The poor sap thinks it's the Ranger's accouterments that attract her notice-- the costume and accessories. He couldn't be more wrong. It's the raw masculinity, the brave feats of derring-do, and the flouting of authority that attract her.

Tarzan has no mask, gun, or horse-- barely any clothes, in fact-- yet he manifests the same attraction. D'Artagnan, Zorro, Batman... James Bond, Indiana Jones, Wolverine... back to Robin Hood himself, all such heroes are cut from the same shadowy cloth. Heroic rogues go back even further, to be sure, to Hercules, Pericles, Bellerophon, Thesus, Perseus, and the warriors on both sides of the Iliad conflict.

The song itself is light-hearted novelty fare, full of sound effects, silly vocals, and lines like "She even kissed the TV set."

Yet, even underlying all the ridiculousness, we find another signature Simon teenager abandoned and alone, "unlucky in love." Why, he can't even compete with a fictional cowboy. At least this time, instead of "Cry, little boy, cry," we get the line ""I'm gettin' mad" and an attempt, albeit misguided, at fighting back.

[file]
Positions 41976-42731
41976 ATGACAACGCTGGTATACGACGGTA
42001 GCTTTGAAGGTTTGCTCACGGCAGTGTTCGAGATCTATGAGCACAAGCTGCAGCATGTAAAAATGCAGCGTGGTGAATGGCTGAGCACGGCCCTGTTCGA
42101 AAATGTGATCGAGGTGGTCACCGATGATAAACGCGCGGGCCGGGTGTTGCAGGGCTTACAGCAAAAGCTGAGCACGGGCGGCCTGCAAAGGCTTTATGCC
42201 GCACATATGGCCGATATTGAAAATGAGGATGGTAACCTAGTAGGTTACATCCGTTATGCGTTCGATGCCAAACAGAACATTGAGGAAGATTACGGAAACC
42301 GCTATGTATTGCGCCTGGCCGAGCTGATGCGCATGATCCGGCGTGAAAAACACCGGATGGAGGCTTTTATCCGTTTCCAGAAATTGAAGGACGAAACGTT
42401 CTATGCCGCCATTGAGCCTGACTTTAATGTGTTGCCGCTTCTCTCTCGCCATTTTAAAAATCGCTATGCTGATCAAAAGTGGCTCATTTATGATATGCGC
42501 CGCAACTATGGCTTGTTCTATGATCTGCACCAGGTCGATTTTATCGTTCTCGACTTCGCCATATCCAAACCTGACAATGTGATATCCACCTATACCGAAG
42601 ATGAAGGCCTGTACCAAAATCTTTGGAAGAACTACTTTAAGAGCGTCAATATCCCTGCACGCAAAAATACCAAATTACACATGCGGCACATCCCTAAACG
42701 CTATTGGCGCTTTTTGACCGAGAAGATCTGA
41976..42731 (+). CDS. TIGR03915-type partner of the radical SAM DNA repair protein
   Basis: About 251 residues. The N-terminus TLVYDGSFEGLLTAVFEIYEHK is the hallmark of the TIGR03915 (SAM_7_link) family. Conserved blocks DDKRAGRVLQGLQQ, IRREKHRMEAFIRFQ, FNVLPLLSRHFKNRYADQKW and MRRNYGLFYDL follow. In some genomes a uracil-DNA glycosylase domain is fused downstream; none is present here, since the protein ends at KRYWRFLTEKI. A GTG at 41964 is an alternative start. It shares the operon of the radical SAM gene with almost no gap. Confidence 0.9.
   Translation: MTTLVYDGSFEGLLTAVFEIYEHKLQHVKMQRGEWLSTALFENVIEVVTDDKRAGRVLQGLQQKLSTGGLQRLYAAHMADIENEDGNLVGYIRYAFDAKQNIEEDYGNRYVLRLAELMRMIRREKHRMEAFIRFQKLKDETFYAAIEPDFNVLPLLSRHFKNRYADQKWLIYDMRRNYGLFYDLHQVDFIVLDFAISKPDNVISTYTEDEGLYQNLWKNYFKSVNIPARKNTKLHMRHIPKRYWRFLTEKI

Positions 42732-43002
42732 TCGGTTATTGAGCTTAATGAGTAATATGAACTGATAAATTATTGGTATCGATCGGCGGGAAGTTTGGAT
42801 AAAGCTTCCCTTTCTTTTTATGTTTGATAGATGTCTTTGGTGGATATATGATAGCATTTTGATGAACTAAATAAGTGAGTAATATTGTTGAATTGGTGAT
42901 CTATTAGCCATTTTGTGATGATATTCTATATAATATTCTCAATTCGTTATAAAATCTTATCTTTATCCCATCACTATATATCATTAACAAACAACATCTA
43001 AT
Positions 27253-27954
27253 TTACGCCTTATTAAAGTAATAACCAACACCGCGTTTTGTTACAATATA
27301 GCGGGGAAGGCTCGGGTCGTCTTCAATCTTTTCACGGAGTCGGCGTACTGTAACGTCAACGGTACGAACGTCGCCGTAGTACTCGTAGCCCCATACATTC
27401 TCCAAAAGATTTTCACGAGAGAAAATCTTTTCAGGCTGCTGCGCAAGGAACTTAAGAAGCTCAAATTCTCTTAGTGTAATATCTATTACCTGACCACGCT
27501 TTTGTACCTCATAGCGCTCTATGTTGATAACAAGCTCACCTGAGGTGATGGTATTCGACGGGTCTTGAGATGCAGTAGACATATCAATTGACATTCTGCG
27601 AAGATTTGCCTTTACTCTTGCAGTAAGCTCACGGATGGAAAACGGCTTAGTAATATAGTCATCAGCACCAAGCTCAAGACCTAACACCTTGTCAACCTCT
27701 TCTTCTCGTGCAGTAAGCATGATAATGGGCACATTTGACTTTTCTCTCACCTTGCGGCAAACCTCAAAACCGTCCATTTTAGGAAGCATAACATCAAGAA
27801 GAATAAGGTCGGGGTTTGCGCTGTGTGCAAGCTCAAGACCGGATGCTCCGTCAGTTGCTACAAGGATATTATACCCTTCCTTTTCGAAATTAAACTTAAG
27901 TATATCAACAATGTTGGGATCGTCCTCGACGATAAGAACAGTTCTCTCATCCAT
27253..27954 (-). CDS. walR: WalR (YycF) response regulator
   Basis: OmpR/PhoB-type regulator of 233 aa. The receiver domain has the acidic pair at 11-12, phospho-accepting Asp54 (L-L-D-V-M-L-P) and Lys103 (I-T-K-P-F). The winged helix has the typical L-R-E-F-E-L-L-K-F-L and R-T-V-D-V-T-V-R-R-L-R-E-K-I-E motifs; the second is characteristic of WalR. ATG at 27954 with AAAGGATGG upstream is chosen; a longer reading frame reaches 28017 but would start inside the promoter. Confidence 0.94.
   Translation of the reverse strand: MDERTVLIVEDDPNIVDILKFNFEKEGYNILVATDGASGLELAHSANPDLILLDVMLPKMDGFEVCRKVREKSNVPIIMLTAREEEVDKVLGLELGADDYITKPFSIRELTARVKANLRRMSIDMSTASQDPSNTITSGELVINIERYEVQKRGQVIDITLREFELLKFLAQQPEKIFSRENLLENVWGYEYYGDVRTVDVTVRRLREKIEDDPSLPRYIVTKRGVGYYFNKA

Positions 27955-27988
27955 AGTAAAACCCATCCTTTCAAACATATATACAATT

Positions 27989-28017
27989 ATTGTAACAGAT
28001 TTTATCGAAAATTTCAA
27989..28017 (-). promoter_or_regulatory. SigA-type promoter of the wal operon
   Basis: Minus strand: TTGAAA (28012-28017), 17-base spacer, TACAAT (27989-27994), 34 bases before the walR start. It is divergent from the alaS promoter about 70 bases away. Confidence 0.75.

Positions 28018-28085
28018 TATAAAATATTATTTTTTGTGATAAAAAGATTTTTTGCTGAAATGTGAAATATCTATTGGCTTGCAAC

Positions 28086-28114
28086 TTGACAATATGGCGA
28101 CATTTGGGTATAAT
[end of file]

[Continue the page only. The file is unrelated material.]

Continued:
Maybe instead of finding himself a Halloween cowboy costume, our hero will find himself a young woman with standards that are less... two-dimensional.

Next song: Lisa

Monday, November 4, 2013

Cry, Little Boy, Cry

We start off with a disclaimer of an introduction, perhaps to allay our avoidance of the song due to its title: "Listen to my story/ It's got a happy ending."

It starts of lugubriously, then the drums kick in and, despite the dreary content of the song, an up-tempo rhythm begins.

And I do mean dreary: "Every night, I sat up in my room/ Feeling the silent gloom/ Of my lonely heart." [We pause to take note of the decision to have a rhymed couplet followed by an unrhymed line. This is rare in popular music, and perhaps indicates that the speaker, too, feels like an unrhymed line, while everyone else is in a couple(t).]